alligator forceps


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forceps

 [for´seps] (L.)
a two-bladed instrument with a handle, used for compressing or grasping tissues in surgical operations, handling sterile dressings, and other purposes.
alligator forceps a grasping forceps with a scissorlike handle and blades opening in a vertical plane similar to the jaws of an alligator.
bayonet forceps a forceps whose blades are offset from the axis of the handle.
capsule forceps a forceps for removing the lens capsule in cataract.
Chamberlen forceps the original form of obstetric forceps, invented in the sixteenth century.
clamp forceps a forceps-like clamp with an automatic lock, for compressing arteries or other structures.
dressing forceps forceps with scissor-like handles for grasping lint, drainage tubes, etc., in dressing wounds.
Magill forceps forceps used to introduce an endotracheal tube into the trachea during nasotracheal intubation.
obstetric forceps forceps for extracting the fetal head from the maternal passages.
Obstetric forceps and their application. From McKinney et al., 2000.
rongeur forceps a forceps designed for use in cutting bone.
thumb forceps a forceps with serrated blades and with or without teeth.
tissue forceps a forceps without teeth or with one or more small teeth at the end of each blade, designed for handling tissues with minimal trauma during surgery.

al·li·ga·tor for·ceps

a long forceps with a small hinged jaw on the end.

alligator forceps

(ăl′ĭ-gā′tər)
n.
Long forceps with a small hinged jaw on the end.

alligator forceps

a forceps with long, thin, angular handles and heavy interlocking teeth; used in a variety of surgeries including orthopedics and ear, nose and throat procedures. Also called alligator clamp.
Strong toothed forceps with a double clamp, used to retrieve stents and stones and in orthopaedic surgery

alligator forceps

Alligators Surgery A type of forceps with sharp teeth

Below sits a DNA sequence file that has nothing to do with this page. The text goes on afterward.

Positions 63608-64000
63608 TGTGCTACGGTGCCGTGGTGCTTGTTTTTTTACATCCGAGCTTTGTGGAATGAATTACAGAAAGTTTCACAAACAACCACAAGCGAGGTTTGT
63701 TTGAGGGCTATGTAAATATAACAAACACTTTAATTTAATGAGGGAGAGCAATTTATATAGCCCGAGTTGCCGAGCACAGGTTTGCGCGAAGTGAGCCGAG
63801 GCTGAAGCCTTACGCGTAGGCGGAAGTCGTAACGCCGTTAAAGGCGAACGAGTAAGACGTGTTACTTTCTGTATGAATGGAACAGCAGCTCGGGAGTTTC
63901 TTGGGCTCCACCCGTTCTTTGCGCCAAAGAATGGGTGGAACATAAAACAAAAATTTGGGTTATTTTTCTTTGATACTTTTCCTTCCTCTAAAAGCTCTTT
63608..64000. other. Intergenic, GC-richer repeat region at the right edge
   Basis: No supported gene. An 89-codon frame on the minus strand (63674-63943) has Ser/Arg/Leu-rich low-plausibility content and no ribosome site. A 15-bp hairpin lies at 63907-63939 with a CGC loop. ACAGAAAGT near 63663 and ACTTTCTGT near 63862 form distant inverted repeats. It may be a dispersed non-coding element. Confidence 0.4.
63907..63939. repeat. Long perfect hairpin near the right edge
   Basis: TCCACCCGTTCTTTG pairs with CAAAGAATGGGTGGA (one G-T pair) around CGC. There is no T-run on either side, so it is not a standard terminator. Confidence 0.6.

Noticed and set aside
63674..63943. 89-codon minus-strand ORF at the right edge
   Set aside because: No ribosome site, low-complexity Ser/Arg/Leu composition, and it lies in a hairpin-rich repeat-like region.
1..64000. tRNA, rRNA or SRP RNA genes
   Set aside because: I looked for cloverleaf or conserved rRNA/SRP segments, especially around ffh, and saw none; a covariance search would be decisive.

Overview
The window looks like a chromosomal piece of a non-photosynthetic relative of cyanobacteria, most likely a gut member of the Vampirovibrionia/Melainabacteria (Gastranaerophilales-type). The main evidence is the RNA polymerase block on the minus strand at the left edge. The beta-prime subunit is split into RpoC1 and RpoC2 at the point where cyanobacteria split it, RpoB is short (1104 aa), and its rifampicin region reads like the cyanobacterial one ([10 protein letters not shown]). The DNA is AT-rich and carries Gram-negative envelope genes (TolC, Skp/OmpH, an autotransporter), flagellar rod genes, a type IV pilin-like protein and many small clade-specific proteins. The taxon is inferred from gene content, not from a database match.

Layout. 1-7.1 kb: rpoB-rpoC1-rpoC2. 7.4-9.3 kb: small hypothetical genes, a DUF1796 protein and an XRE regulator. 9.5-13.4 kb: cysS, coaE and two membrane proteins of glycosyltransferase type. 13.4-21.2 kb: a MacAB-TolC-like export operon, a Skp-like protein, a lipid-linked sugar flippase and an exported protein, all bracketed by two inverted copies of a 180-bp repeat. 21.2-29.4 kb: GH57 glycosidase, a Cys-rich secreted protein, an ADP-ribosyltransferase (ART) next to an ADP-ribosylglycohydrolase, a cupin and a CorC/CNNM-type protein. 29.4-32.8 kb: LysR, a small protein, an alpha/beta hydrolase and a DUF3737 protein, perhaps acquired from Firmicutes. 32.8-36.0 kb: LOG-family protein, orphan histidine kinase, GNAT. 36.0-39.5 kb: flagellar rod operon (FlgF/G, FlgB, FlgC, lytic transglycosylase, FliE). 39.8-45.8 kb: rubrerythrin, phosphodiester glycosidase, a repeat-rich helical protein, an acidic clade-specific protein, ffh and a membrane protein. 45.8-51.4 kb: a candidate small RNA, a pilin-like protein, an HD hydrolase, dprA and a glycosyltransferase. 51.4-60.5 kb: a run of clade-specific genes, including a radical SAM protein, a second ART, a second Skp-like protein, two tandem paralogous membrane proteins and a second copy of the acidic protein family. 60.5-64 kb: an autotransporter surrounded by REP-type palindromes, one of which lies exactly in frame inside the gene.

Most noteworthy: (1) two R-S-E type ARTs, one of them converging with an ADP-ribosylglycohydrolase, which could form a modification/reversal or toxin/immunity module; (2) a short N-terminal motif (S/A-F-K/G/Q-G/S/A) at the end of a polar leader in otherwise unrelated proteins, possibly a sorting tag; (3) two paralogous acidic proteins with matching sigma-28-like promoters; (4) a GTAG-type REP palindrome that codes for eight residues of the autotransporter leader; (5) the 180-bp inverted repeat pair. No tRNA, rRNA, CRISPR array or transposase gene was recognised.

al·li·ga·tor for·ceps

(al'i-gā-tŏr fōr'seps)
A long forceps with a small hinged jaw on the end.

forceps

pl. forcipes [L.] a two-bladed instrument with a handle for compressing or grasping tissues in surgical operations, and for handling sterile dressings, etc.

alligator forceps
strong toothed forceps having a double clamp. Long-handled with short jaws at the end of a long shank. Designed for grasping in an enclosed space, e.g. removing grass seeds from ear canals.
bayonet forceps
a forceps whose blades are offset from the axis of the handle.
bone-cutting forceps
have cutting blades and may be double-action.
bone-holding forceps
designed to grip bones or fragments.
capsule forceps
a forceps for removing the lens capsule in cataract.
clamp forceps
a forceps-like clamp with an automatic lock, for compressing arteries, etc.
dressing forceps
finger- and thumb-operated spring forceps used for general grasping of tissues, dressings; there is a great variety of tips available to the blades. Called also thumb forceps.
grasping forceps
includes tissue, sponge, towel, vulsellum forceps.
hemostatic forceps
used to clamp the ends of vessels and establish hemostasis or to cross clamp a vascular pedicle. See also crile hemostatic forceps, halsted mosquito forceps, kelly-murphy forceps, rochester-carmalt forceps.
obstetric forceps
forceps for extracting the fetal head from the maternal passages.
rongeur forceps
a forceps designed for use in cutting bone.
sponge forceps
thumb forceps
for holding tissue with the left hand while using another instrument in the right hand (or vice versa for the sinistral surgeon). Called also tissue forceps.
tissue forceps
includes adson tissue forceps, alligator forceps (see above), allis tissue forceps, babcock forceps, knowles forceps, rightangle forceps, vulsella.
towel forceps
spring clips with middle crossover and spring at end. Inward curving, sharp pointed tips. Used to fix drapes to tissue with minimal trauma. Also usable as light tissue forceps or rib approximators in small animals.
transfer forceps
a sterile grasping instrument, used to move surgical instruments, blades, needles and suture material to the instrument table at surgery.